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antibacterial drugs

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antibacterial drugs By Dechang Zhang Department of Pharmacology, School of Basic Medicine, Peking Union Medical College 2. Identification of the pathogen 6. – PowerPoint PPT presentation

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Title: antibacterial drugs


1
antibacterial drugs
  • By
  • Dechang Zhang
  • Department of Pharmacology, School of Basic
    Medicine, Peking Union Medical College

2
History of antimicrobial therapy
Early 17th century The first recorded successful use of antimicrobial therapy involving the use of an extract from cinchona bark for the treatment of malaria.
1909 Paul Ehrlich's quest for a "magic bullet" that would bind specifically to particular sites on parasitic organisms leads to an arsenic derivative, salvarsan, with modest activity against syphilis. He also suggested that antimicrobial drugs would be most useful if the sites of action were not present in the organs and tissues of the human host.
1929 Alexander Fleming discovers penicillin.
1935 Discovery of prontosil, a forerunner of sulfonamides.
1940 Florey and Chain first use penicillin clinically.
3
Principles of antimicrobial use
4
12 Factors to consider when selecting
antimicrobial agents for therapy in patients 1.
Is an antimicrobial agent necessary? 2.
Identification of the pathogen 3. Empiric versus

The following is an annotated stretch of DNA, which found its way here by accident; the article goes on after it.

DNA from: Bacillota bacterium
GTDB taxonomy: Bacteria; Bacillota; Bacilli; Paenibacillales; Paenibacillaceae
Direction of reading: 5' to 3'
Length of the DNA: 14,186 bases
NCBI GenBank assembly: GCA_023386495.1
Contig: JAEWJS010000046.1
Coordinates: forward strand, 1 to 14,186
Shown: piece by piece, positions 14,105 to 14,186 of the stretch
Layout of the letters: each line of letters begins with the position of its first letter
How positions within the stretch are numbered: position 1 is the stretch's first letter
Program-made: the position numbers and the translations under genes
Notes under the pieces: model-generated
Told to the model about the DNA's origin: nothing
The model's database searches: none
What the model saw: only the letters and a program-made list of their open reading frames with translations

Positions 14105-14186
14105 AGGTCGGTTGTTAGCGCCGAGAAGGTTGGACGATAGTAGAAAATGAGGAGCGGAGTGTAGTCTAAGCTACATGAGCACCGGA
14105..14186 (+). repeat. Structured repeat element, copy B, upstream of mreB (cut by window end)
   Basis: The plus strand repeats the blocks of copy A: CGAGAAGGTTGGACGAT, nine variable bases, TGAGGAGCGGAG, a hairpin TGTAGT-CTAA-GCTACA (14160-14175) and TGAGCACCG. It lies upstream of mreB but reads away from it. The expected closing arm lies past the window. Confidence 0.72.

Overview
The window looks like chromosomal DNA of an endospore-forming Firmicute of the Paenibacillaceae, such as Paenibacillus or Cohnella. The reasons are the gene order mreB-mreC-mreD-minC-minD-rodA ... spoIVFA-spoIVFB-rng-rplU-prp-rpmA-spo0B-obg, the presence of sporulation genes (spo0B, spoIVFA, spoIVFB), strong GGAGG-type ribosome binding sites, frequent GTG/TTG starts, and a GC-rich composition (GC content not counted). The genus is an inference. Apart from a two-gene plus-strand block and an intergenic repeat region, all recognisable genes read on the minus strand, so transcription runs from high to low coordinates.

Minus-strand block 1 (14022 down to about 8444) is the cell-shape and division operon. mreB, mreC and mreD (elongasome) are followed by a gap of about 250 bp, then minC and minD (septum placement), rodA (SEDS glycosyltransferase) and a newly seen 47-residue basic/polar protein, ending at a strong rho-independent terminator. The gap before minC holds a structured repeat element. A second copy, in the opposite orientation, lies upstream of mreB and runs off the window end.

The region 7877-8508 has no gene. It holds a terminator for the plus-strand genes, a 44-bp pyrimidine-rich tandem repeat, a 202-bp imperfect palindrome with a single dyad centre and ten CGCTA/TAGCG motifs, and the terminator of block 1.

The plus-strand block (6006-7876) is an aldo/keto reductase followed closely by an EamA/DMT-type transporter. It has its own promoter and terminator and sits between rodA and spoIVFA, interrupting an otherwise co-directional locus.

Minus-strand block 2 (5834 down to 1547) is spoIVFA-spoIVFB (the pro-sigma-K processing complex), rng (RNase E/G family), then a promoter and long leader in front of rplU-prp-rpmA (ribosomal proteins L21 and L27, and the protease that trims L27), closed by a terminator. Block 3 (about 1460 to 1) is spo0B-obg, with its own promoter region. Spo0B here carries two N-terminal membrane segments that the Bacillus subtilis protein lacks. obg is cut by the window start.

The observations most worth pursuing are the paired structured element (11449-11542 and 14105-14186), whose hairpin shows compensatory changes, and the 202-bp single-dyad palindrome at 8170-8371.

directed therapy 4. Susceptibility of infecting
microorganism
5
12 Factors to consider when selecting
antimicrobial agents for therapy in patients 5.
Need for bactericidal versus
bacteriostatic agent 6. Pharmacokinetic and
pharmacodynamic factors 7. Anatomical site of
infection 8. Cost 9. Toxicity
6
12 Factors to consider when selecting
antimicrobial agents for therapy in patients
10. Host factors Allergy history Age
Renal function Hepatic function Pregnancy
status Genetic or metabolic abnormalities Host
defenses function
7
12 Factors to consider when selecting
antimicrobial agents for therapy in patients
11. Need for combination therapy 12.
Antibiotic resistance concerns
8
  • 1. Is an antimicrobial agent necessary?

9
viral infections that do not respond
to antibiotics noninfectious processes
mimicking a bacterial infection culture
isolation of an organism that is colonizing
an anatomical site and not causing an
infection
10
In general, the clinician should resist
temptation to begin antimicrobial therapy unless
there is a reasonable probability that a
bacterial infection is present.